Your EMR migration can cost you twice. But the second cost is avoidable if you know where to look and what to do.
The first cost is obvious. It's the cost of the migration itself, which, for hospitals, can run from under $10,000 to over $50,000 per physician1, with ongoing monthly fees of $300 to $700 per doctor. For a large provider network, that can mean hundreds of millions to over $1 billion2. Even for small physician practices, the average cost for an EMR transition ranges from $164,000 to $233,000 in just the first 60 days3.
The second cost? It's not so obvious. It's millions, even tens of millions in revenue lost or delayed4 because the EMR transition plan didn't treat clinical and financial systems as inseparable. That's what happens when the transition plan doesn't account for clinical and financial systems integration and coordination. And that's bad news for revenue cycle leaders charged with ensuring their hospitals get every dollar they're entitled to and receive payment as fast as possible.
You only need to look at health care news headlines to know that far too many providers are suffering this disruptive one-two punch to their bottom line. But you don't have to take it. You can ensure your clinical and financial systems remain inseparable by using these five strategies for maintaining healthy revenue during an EMR transition.
Number 1: Give the revenue cycle team a seat at the table
Seems like it should be obvious yet it's often missed. But providers who include revenue cycle management as part of an EMR migration can maintain positive financial performance during and after the transition. But EMR and revenue cycle management coordination can be complicated, and technical integration is a must. When planning an EMR migration, make sure your revenue cycle management leaders and your RCM vendors are part of the planning and transition team from day one.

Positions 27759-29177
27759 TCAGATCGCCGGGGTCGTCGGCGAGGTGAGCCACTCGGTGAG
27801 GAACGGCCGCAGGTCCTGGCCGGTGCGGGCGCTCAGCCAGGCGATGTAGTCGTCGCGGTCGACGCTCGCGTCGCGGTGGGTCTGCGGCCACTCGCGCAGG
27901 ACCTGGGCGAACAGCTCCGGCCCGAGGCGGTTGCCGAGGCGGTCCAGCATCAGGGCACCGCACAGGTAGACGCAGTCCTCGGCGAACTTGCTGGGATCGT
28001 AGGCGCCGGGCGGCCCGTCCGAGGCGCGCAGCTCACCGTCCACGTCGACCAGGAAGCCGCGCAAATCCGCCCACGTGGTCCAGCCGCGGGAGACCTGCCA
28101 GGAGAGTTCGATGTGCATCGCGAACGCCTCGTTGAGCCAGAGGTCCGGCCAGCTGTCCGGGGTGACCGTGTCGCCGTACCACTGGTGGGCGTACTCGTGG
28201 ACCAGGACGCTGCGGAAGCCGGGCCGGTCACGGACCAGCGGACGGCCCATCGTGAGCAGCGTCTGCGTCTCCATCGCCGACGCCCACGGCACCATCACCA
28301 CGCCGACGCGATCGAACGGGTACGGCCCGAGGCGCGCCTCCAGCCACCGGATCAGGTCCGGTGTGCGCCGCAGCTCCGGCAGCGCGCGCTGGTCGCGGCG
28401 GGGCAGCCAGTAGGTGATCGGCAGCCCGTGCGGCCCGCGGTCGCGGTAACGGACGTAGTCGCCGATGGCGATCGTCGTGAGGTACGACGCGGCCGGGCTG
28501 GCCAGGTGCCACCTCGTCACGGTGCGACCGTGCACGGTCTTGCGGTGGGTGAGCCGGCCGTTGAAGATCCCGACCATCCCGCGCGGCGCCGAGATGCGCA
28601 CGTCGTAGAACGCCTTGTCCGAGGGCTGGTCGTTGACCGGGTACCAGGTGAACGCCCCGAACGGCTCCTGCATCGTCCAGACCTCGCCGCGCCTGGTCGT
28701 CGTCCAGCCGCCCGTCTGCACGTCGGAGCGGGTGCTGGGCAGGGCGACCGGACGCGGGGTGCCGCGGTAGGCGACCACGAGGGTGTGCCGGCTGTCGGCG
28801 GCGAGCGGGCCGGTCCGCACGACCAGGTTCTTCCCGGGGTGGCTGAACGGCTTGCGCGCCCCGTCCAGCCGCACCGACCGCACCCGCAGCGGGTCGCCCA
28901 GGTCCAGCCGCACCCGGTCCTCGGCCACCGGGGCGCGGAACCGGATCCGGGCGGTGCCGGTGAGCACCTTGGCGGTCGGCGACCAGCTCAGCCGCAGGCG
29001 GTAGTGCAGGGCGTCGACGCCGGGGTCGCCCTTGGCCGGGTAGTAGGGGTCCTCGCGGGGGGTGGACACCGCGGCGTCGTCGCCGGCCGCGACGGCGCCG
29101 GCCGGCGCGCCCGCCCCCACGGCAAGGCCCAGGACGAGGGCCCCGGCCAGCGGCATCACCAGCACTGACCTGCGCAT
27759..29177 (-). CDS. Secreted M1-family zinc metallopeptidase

Number 2: Assemble a revenue cycle EMR team
You can't have a seat at the table if you haven't assembled a team and elected a leader to sit there. Pull your key revenue cycle leaders together – including the CFO, revenue cycle leaders from patient access and reimbursement, vendor representatives, and a “system liaison” representing revenue cycle – and establish roles and goals, a meeting schedule, and communication touch points with the EMR team. Most important, identify a project manager for the revenue cycle portion of the EMR transition. As a coordinated team, determine what processes, technology, and vendors will be used to manage each part of the revenue cycle process alignment and technology integration.
Number 3: Make revenue cycle management a priority during the transition
You need to know how revenue cycle processes will be affected by changing EMR technology before the implementation. Specifically, providers should know how the new EMR will affect claims management workflow, staff utilization, and speed of payment. To do so, be certain you understand how these processes will be affected:
- Eligibility verification